Water Talk: Gratitude for hidden infrastructure

·3 min read
You might drive by the water tank on Triviz Drive every day, but did you know it’s part of a large system of critical infrastructure in Las Cruces with 600 miles of piping under the city?
You might drive by the water tank on Triviz Drive every day, but did you know it’s part of a large system of critical infrastructure in Las Cruces with 600 miles of piping under the city?

Around kitchen tables throughout the country, there will be gratitude for the food and the company of our friends and family. The support of those we love sustains us, and similarly, there is a support system that we don’t see or may have gratitude for until we notice that it’s not in our lives. The miles of hidden infrastructure that supplies the water to our homes and business is a piece of what makes our society flow.

“In this time of year to be thankful for things in our lives, I am thankful our workers, past and present, who have dedicated their lives to upholding different components in our water system’s infrastructure,” said Las Cruces Utilities Interim Deputy Director Water Ronald N. Borunda.

A city’s infrastructure is made up of things like facilities and systems that support a sustainable functionality of a country, city, or even a home. With the LCU water system, there are four distinct components of the water system.

The first component is the supply of water. For Las Cruces, that is the water from the Jornada and Mesilla bolsons, which range from 100 to 300 feet underground. LCU has over 40 wells that pull water from our underground sources to homes and businesses in our city. There are over 600 miles of water pipe throughout the city. Pipes were installed from recent to 60 years ago and range from cast iron pipe to polyvinyl.

“We are upgrading piping when we encounter older piping,” said Borunda. “This is why you may see LCU crews working in tandem with the City of Las Cruces Public Works department when updates to roads happen.”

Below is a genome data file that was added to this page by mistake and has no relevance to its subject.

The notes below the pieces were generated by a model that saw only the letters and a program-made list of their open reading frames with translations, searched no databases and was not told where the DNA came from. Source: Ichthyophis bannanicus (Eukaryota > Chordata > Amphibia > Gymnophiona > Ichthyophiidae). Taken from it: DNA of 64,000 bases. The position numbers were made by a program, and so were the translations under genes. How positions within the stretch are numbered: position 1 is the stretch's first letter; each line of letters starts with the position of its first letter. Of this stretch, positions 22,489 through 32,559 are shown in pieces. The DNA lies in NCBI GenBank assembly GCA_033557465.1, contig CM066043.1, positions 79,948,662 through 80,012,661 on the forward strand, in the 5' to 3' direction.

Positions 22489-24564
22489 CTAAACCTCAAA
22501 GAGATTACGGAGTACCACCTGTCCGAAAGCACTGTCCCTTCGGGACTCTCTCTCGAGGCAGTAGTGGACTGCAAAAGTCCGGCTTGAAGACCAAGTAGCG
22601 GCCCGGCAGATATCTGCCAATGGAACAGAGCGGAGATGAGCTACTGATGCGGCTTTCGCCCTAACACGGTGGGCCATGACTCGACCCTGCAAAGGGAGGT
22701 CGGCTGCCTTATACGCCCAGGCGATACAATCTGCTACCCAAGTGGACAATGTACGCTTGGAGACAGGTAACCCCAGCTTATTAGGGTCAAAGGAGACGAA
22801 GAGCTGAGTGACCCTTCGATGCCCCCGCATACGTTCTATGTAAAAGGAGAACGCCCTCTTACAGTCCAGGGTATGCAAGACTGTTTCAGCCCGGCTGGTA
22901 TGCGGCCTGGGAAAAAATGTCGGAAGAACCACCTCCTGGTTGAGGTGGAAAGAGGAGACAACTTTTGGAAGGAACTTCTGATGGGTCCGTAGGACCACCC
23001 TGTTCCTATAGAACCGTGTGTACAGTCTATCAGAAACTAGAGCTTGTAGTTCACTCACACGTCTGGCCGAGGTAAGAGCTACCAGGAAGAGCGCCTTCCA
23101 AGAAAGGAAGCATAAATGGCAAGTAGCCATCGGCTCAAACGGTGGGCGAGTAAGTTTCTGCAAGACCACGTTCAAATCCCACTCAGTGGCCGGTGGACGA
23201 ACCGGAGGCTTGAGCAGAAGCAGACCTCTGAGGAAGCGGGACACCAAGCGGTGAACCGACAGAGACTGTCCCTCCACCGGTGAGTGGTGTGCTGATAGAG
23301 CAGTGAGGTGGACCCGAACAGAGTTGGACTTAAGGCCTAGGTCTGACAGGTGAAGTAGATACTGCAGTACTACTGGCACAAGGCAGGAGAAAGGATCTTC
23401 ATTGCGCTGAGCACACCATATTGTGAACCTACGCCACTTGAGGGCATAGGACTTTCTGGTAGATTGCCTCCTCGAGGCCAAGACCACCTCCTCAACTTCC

The second component of a water system is the treatment. Each water system is different, and treatment can range from sand filter beds, ultraviolet, activated carbon, polyphosphate and chlorination — all of which require space, equipment and, importantly, trained employees to manage. LCU treats water at each well in the city with chlorine and a few choice wells with polyphosphate to assist in keeping natural iron and manganese in suspension so we can try to minimize red water.

The third component is water storage, maybe less hidden around town with their colorful artwork. The tanks are not just for storage but also merge into the water system’s fourth component — distribution.

Water distribution is all the parts in how water ends up at your home or business. There are pressure regulating valves on pipes, booster pumps that give an added push to water from one elevation to another, isolation valves that turn water on and off, meters that show the usage, fire hydrants for emergency, and your tap for everyday use.

Borunda said, “Whether it be washing the dishes after a Thanksgiving feast or washing a favorite shirt after some pumpkin pie landed on it, water is a part of your holiday season,” Borunda said. “LCU maintains the infrastructure throughout our city to support the memories we make not only during the holidays but throughout our entire lives.”

LCU Customer Central can be reached at 575-541-2111 from 8 a.m. - 6 p.m. Monday through Friday. LCU provides clean, safe, and reliable services to Las Cruces residents and businesses. Learn more at: las-cruces.org/180/Utilities For emergencies, call Dispatch at 526-0500.

This article originally appeared on Las Cruces Sun-News: Water Talk: Gratitude for hidden infrastructure